In case you're wondering how things are in Egypt: not good

The highlights of the last week include:

1. A new law "regulating" protests that has been energetically put into effect by the Ministry of Interior.

The break-up of a protest outside the Shura Council. Uploaded by Mosireen on 2013-11-30.

2. The arrest of two of the country's most renowned digital activists and youth grassroots organizers, Alaa Abdel Fattah and Ahmad Maher. That these two young men are being targeted (again!) is a worrying sign of how emboldened the Ministry of Interior feels to go after its non-Islamist enemies now. This is accompanied by the usual media campaign. We linked to a piece last week smearing activists as sexual deviants and immoral hooligans; here's another recent example of writing in a similar vein (it's in Arabic): "Human rights? What human?"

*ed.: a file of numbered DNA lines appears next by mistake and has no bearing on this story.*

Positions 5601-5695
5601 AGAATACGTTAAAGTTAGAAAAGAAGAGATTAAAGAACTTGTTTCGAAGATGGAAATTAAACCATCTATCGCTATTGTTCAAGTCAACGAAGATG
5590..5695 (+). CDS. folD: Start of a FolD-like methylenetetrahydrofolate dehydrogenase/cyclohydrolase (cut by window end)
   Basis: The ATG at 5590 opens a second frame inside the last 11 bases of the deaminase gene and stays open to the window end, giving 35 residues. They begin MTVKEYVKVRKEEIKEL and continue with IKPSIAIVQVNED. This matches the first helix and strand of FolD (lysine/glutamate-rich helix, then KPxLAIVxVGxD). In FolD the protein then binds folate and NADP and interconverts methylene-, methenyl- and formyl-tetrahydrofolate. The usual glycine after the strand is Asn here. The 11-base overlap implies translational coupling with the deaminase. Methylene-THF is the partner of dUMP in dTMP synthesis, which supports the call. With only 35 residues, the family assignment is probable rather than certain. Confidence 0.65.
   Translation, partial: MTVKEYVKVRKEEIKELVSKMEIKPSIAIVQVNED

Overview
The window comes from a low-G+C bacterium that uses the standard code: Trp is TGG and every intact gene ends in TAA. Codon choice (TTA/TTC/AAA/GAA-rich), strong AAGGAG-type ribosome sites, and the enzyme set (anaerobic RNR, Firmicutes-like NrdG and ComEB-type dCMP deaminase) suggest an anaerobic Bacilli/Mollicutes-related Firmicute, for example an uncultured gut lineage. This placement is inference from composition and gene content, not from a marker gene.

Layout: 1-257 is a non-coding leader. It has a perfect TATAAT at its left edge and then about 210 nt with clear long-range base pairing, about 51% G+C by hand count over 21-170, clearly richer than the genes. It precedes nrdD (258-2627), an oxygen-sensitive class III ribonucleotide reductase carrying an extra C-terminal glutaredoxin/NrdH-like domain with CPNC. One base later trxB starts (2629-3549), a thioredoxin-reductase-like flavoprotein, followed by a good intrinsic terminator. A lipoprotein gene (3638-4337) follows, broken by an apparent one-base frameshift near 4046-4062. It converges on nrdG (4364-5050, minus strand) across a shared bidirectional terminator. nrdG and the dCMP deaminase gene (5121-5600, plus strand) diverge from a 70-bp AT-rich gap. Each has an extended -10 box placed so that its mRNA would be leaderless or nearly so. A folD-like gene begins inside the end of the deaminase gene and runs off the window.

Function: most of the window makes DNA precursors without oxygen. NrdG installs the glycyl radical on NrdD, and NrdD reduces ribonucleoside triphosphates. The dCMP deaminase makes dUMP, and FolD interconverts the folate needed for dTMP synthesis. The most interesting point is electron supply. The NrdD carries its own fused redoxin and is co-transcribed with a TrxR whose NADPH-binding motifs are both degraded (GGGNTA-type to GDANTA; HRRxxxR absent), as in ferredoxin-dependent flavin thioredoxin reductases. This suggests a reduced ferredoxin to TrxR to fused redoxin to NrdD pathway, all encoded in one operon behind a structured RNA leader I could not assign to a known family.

3. The murder of Cairo University Engineering student Mohamed Reda, who was shot by police in yet another clash on campus. This has led to further protests and student ferment

Al Masry Al Youm video

4. Last but not least, the handing down of 11-year sentences to female teenage supporters of the Muslim Brotherhood who held a protest. While Mubarak is out on appeal and police officers charged with shooting demonstrators have been cleared. 

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Ursula Lindsey

Ursula Lindsey is the managing editor of the Arabist blog. She writes about culture, education and politics in the Arab world. She lived in Cairo from 2002 to 2013 and got her start at the ground-breaking independent magazine Cairo Times. She was the culture editor of Cairo magazine in 2005-2006 and served as special projects editor at the independent news site Mada Masr in 2013-2014. She is the Chronicle of Higher Education's Middle East correspondent. She contributes to the BBC-PRI radio program The World, and has written for Newsweek, The New York Times, The New Yorker online, Bookforum and the blog of the London Review of Books.